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A flowchart is a diagram made up of rectangles, ovals, octagons, and other shapes to visualize the flow of a program or depict the steps a block of code will take from initialization through execution. In this tutorial, we will discuss flowcharts, how to use and create them, and how they can help software developers create better software.

Overview of Flowcharts

Flowcharts – or flow charts as you may see them referred to – are a great tool developers can use to map out the processes and logic of a piece of software or block of code. Combined with pseudocode – a mix of human language and code – flowcharts act as a sort of blueprint programmers can reference to ensure programming logic is correct and obtain an overhead view of either a module in a piece of software or the entire program in some instances.

Flowcharts exist outside of software development as well. In fact, you can find flowcharts in virtually every type of business, though they may be hiding under different names. Flowcharts are part of business processes, and exist in specialized forms, such as:

  • Process Maps

  • Process Flowchart

  • Process Models

  • Process Flowcharts

  • Process Flow Diagrams

  • Business Process Models

  • Business Process Maps

Flowcharts are cousins to other diagramming models, such as Data Flow Diagrams and Unified Modeling Language Activity Diagrams, to name but a few.

For our purposes, we will focus on basic flowcharts as used in a software development environment.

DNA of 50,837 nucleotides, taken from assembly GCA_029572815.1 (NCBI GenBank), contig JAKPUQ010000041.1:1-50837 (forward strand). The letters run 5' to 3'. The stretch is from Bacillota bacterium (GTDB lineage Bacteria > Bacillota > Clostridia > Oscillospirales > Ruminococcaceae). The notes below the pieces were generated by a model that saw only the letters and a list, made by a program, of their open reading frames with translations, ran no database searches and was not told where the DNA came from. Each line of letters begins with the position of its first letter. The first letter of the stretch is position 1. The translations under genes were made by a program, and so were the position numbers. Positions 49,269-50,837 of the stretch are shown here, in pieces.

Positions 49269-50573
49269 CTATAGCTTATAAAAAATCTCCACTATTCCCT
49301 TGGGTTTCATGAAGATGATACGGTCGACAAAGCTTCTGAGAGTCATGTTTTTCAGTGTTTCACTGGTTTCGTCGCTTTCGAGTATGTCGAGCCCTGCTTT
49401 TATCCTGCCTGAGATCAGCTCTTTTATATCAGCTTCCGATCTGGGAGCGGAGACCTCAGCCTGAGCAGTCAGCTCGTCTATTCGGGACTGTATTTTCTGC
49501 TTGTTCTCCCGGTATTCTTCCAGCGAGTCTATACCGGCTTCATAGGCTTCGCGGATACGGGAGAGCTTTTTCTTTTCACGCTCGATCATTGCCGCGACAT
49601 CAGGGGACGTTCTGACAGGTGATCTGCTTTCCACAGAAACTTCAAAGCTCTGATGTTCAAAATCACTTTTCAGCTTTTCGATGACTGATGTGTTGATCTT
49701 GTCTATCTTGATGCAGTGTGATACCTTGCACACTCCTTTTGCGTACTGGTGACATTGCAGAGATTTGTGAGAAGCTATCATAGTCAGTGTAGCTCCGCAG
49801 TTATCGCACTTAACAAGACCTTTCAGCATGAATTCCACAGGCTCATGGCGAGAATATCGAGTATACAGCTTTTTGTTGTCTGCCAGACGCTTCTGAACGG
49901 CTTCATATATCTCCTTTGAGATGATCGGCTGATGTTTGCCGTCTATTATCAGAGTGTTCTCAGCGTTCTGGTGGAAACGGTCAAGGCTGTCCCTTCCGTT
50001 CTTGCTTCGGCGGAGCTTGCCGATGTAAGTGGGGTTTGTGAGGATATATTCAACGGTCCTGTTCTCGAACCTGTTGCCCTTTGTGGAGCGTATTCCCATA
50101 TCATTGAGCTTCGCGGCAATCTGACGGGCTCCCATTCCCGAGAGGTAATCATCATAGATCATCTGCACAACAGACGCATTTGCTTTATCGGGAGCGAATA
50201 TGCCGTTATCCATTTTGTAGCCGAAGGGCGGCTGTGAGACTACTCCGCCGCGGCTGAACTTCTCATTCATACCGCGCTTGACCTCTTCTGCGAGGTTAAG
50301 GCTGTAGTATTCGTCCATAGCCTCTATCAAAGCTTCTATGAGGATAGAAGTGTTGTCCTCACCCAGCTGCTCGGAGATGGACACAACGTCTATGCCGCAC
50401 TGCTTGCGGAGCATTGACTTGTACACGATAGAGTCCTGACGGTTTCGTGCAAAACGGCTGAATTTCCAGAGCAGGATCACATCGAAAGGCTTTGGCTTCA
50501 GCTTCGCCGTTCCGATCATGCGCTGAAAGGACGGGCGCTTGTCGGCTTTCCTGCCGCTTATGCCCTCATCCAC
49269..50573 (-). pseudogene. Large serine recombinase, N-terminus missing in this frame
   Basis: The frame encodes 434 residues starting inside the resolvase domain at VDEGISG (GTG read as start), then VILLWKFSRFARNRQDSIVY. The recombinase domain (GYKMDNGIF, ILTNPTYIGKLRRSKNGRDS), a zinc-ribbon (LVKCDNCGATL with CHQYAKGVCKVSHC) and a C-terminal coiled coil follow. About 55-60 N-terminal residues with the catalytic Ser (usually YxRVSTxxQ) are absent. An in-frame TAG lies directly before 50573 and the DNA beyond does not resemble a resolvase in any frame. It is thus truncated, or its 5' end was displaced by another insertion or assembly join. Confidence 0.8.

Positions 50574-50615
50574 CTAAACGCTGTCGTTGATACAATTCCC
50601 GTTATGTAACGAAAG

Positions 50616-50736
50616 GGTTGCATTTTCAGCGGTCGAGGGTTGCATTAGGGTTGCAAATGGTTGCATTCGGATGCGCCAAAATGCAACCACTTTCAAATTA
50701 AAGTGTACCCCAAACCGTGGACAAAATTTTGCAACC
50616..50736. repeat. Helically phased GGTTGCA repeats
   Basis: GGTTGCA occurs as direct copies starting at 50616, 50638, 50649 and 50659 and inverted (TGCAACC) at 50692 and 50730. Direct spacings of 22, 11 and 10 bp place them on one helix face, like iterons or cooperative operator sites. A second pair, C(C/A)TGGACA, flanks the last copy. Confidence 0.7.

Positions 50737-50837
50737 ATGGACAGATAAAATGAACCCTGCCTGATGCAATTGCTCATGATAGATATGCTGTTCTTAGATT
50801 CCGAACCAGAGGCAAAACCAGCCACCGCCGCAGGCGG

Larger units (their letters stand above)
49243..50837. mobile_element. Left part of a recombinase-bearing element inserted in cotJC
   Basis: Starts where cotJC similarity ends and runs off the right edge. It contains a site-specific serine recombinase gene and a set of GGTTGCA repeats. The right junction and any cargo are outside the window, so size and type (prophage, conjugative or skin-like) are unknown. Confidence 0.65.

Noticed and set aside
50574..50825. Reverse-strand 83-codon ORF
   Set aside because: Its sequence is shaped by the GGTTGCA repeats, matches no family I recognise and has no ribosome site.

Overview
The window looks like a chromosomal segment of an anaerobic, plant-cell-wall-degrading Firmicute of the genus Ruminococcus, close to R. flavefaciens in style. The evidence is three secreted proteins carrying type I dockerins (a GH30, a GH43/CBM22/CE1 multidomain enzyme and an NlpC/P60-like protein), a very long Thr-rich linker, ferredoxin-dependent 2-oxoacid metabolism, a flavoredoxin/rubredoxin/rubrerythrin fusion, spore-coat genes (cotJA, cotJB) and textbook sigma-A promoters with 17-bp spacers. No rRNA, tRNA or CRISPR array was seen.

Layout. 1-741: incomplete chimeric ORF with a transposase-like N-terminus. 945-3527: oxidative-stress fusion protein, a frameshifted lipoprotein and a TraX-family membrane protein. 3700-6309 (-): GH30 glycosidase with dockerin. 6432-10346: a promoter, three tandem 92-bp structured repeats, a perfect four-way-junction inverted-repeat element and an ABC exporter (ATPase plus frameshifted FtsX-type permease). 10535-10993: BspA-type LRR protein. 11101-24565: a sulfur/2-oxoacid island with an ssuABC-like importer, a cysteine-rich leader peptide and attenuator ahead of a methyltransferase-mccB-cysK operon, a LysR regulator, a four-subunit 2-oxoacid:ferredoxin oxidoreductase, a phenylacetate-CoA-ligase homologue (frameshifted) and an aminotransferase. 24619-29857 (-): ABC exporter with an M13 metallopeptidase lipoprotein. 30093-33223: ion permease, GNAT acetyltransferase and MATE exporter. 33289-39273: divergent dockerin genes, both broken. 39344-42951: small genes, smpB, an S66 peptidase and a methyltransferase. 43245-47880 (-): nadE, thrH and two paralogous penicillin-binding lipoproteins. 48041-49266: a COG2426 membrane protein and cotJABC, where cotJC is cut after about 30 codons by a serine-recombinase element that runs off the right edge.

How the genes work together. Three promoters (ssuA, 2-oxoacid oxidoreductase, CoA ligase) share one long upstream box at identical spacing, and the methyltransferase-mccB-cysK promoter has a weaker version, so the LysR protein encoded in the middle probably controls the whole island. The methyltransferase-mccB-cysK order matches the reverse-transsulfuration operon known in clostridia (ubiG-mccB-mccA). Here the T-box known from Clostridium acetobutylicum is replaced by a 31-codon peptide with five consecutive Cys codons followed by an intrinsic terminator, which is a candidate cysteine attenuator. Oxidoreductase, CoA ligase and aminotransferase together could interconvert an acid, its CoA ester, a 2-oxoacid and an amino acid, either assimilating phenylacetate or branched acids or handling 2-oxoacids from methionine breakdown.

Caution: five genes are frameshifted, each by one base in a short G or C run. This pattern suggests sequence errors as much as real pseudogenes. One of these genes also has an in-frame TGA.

Flowcharts pre-date modern computers and software development, getting their start well before the advent of computers back in the early 1920s. Created by two engineers, the “Flow Process Chart” was introduced to The American Society of Mechanical Engineers (ASME). The concept was used to make workers and business processes more efficient and then, later, was adopted for the purpose of data and information processing. Symbols were then introduced in 1947 and, around the same time, flowcharts were incorporated in software development by Herman Goldstine and John Van Neumann.

Benefits of Flowcharts for Software Developers

Flowcharts offer a number of benefits to programmers and other members of a software development company, including project managers and developer leads. While you can create flowcharts by hand, the real benefits of flowcharts come into play when developers utilize flowchart software and tools. We will discuss flowchart software in a separate tutorial. For now, let’s continue discussing the benefits of using flowcharts, which include the following:

  • Enhances communication and collaboration
  • Better visualization
  • Helps developers analyze code and logic
  • Helps debugging
  • Documents processes and program flow

Enhances Communication and Collaboration

Software development is rarely performed in a silo, especially when it comes to commercial applications. Developers need to understand the structure of any programs they are working on, how each module will work, how the different blocks of code will execute, and plan the overall logic and flow of the program. To ensure every feature is accounted for, and to mitigate risks of errors in code or logic, development teams need to layout the software beforehand and determine who will work on which feature, in which order, and how each of those features will work within the program as whole.

This planning results in improved communication and collaboration amongst the team and has the added bonus of relationship building. This enhanced collaboration and communication also helps mitigate risks, increases developer efficiency, and cuts down on waste, as each programmer will have a visual overview of the program and processes they are going to be working on.

Better Visualization